daily withdrawing our people from the scene of instruction into an eternal world. And therefore a faithful pastor will never “ cease his la“ bour, his care and diligence, until he hath “done all that lieth in him, according to his “ bounden duty, to bring all such as are com“ mitted to his charge, unto that agreement in “ the faith and knowledge of God, and to that “ ripeness and perfectness of age in Christ, that “ there be no place left among them, either for “ error in religion or for viciousness of life."*

What can be more solemn than the following apostolical injunction, addressed to Timothy and to all who are invested with the pastoral office in Christ's church? “ Preach the word; be “ instant, in season, out of season." How strict the precept! How extensive the obligation! The high responsibility of their character of a truth surpasses all the power of language; and the unremitted assiduity, with which they are required to attend to the discharge of their appropriate duties, is sufficient to deter from undertaking so arduous an employment every conscientious man who does not actually experience in himself a confidence or trust, founded on solid reasons, that he is moved thereto by the Holy Ghost. And every clergyman of this description, wben in the concluding moments of his life he shall take a serious review of his past conduct, both private and public, will be impelled by the feelings of his heart, instead of vindicating himself before God, to adopt the dying supplication for pardon uttered by Archbishop Usher, “ But, Lord, in special forgive

* Ordination Service.

• my sins of omission!”—strange words, dropping from the lips of a shepherd in Israel so eminently distinguished by Christian virtues, ministerial talents, indefatigable diligence, and abundant success in the work of the Lord!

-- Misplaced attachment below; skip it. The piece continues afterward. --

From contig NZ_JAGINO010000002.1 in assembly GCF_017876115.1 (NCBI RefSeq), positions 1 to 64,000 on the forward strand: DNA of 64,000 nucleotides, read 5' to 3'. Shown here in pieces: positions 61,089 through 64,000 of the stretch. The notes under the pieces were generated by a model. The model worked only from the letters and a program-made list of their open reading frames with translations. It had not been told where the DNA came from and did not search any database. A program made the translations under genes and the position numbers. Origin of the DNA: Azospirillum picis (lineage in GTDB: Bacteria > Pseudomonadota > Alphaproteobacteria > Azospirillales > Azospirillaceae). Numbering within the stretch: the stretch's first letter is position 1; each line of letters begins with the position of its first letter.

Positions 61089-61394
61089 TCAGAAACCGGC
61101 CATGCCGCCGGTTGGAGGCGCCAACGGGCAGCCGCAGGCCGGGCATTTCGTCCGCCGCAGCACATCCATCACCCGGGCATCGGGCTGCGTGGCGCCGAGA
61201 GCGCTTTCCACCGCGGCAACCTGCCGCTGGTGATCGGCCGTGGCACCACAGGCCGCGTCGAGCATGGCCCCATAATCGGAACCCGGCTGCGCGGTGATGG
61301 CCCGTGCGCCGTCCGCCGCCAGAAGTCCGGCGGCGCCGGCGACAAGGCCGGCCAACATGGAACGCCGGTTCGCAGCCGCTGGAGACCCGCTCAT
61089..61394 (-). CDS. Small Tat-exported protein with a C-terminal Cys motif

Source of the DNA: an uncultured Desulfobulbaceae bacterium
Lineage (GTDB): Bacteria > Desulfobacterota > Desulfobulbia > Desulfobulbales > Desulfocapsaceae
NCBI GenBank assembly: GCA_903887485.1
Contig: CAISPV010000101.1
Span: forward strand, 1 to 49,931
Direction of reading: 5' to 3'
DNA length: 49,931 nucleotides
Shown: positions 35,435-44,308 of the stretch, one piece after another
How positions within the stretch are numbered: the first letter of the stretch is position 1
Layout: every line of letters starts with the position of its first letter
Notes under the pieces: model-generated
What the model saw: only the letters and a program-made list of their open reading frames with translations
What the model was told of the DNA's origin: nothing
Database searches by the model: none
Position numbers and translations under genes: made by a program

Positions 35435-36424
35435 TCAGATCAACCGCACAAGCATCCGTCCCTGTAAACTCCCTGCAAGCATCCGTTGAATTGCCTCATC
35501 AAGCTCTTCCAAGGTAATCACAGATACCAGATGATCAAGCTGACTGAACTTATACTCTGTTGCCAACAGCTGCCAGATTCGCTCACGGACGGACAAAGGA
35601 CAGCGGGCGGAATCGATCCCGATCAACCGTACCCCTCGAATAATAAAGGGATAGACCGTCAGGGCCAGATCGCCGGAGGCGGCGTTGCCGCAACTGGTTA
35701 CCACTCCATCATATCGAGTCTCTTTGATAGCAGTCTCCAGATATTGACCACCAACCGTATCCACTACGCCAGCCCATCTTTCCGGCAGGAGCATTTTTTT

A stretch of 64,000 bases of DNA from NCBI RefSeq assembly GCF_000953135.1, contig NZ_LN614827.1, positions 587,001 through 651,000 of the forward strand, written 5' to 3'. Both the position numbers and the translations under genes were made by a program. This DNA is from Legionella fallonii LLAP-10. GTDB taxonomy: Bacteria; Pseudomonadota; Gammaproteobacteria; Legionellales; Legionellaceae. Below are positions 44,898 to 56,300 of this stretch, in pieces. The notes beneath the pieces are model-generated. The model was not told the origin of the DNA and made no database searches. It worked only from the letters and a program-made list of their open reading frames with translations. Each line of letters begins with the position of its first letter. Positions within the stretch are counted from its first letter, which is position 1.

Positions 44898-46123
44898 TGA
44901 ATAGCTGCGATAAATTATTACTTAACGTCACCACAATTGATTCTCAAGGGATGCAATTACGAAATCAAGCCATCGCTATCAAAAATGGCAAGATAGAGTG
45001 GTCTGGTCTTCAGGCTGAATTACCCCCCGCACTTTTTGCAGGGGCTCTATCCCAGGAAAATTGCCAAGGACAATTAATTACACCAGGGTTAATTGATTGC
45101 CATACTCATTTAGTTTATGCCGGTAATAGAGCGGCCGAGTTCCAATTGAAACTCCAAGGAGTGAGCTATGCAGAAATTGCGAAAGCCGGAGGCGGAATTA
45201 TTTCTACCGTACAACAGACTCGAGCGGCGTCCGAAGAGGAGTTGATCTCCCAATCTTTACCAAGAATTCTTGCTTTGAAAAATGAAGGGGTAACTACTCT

We proceed to pray that God would “make " the people obediently to follow His holy “ word,” as it is diligently preached by the bishops and pastors of His church. The propriety of this petition will be clear to every one who considers that though “Paul plant and Apollos

water, it is God who giveth the increase.” With whatever zeal and perspicuity the holy word of God may be proclaimed by His ministers, it is His grace

alone which can render it effectual to the salvation of the hearers. Conversion is the work of God; for it is a new creation. (2 Cor. v. 17. Eph. ii. 10.) And without His Divine operation on the heart, no powers of moral suasion can produce either saving faith or a corresponding practice.

On the diligence which bishops and pastors manifest in preaching the word of God, not indeed as an insulated act of duty, but as an essential link in the chain of ministerial offices, and on the obedience which the people pay to the word of God thus preached to them, depends, respectively, their reception of “the crown of everlasting “ glory” which God has prepared for His devoted servants, whether clergy or laity. Not that either fidelity in the pastoral office, or obedience to the word of God, is meritorious of salvation. But God has graciously connected the reward which He has prepared with a consciencious discharge of duty. Awful will be the end of all those “ who obey not the gospel of our Lord Jesus “ Christ.” But the chiefest torments are reserved